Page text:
My oldest son is four years old and communicates only two words — the "m" sound for "more" and the "b" sound for "bubbles." After we pray and sing each night, I tuck him into bed and his giggles tell me that he is comfortable, safe, and not interested in going to bed anytime soon after I hit the lights. He may never have the ability to tell me, "Thanks, Dad," but he doesn't have to. Levi has Down syndrome and numerous complex medical needs. He is a beautiful gift from God, and I can't adequately express how much I love him.
It's now eleven o'clock and Levi is finally asleep. After he drifted off, I could connect him to his pulse oximeter and feeding pump to monitor his heart rate, oxygen, and provide him continuous food throughout the night. I check the oxygen tank at his bedside, making sure it's ready in an emergency, and I ensure the video monitor volume is up and prepared to echo machine alarms or Levi's cries throughout the night.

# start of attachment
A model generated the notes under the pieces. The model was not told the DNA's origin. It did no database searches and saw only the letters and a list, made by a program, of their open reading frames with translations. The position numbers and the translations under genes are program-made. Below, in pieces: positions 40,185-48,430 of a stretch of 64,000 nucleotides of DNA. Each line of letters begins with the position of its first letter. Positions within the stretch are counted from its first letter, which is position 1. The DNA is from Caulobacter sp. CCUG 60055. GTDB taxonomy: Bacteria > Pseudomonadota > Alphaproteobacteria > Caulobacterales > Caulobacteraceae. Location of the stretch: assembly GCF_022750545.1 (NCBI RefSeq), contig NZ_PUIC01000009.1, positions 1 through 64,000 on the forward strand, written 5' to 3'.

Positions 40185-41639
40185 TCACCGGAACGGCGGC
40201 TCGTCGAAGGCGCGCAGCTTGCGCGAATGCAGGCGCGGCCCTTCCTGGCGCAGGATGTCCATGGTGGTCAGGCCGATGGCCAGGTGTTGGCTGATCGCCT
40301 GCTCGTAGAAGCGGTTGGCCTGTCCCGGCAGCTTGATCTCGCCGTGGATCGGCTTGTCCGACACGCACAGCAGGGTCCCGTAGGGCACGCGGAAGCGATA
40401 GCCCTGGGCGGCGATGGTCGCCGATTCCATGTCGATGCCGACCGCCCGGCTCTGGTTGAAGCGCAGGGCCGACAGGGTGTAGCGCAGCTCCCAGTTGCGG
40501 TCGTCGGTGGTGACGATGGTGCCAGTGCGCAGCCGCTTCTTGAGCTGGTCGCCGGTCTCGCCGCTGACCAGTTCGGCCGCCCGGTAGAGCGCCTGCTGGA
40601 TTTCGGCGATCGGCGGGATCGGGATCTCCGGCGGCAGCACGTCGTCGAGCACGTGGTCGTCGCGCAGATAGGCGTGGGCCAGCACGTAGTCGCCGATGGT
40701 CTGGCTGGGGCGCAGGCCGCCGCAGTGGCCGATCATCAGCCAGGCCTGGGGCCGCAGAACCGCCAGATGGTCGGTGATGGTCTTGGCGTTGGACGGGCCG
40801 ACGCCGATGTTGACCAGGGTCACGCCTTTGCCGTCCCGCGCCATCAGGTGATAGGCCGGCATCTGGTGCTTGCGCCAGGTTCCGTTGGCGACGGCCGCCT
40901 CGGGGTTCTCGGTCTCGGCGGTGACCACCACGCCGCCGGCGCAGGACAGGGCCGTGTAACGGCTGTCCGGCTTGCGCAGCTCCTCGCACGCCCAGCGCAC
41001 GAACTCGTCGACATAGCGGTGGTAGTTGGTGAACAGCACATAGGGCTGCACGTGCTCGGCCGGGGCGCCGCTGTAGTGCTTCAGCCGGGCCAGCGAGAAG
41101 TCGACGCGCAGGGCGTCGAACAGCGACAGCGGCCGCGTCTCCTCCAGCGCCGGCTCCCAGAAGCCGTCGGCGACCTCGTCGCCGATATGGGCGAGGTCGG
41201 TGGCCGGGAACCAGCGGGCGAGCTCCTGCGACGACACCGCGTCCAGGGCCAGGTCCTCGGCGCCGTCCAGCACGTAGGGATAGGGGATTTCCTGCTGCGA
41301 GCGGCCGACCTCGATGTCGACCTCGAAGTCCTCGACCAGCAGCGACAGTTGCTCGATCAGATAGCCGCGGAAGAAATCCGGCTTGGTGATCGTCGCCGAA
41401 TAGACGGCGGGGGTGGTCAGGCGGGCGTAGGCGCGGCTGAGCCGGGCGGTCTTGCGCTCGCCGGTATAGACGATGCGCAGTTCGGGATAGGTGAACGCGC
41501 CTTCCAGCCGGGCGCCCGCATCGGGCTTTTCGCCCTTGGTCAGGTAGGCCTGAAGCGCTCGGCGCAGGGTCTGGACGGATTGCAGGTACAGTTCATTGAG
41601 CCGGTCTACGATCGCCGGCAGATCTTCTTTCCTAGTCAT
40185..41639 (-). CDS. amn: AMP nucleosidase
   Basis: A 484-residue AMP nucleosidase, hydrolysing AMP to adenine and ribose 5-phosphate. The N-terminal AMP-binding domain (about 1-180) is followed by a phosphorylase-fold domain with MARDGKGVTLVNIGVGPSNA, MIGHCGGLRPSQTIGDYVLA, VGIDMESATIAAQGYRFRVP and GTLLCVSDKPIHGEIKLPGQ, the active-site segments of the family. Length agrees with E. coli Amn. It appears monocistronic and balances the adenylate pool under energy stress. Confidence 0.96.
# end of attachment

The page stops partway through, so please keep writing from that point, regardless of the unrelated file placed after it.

I sink into bed. Finally, sleep. It's been a full day caring for our son. My wife and I are spent. Like each day, it was filled with joys and sorrows as we strained to help our son eat, play, accomplish basic tasks, try to communicate, and ensure that all his medical needs were met. It’s been a hard day. My mind, body, and spirit are tired. But a good tired. The kind of tired when you know you spent your energy on something valuable. It's been a good day.
One Path Ahead: Life
I was 21 years old when I sat in a high-risk pregnancy clinic with my wife after her level-two ultrasound. Doctors told us Levi had all the markers for Down syndrome. After declining an amniocentesis, we were ushered straight away into the next room where a genetic counselor told us we had "options." She explained we were too far along at 22-weeks pregnant to terminate in Minnesota, but they could connect us with someone in Chicago or Phoenix. My wife and I sat shell-shocked — first from the news about our son's diagnosis and second from the attempts to exterminate him.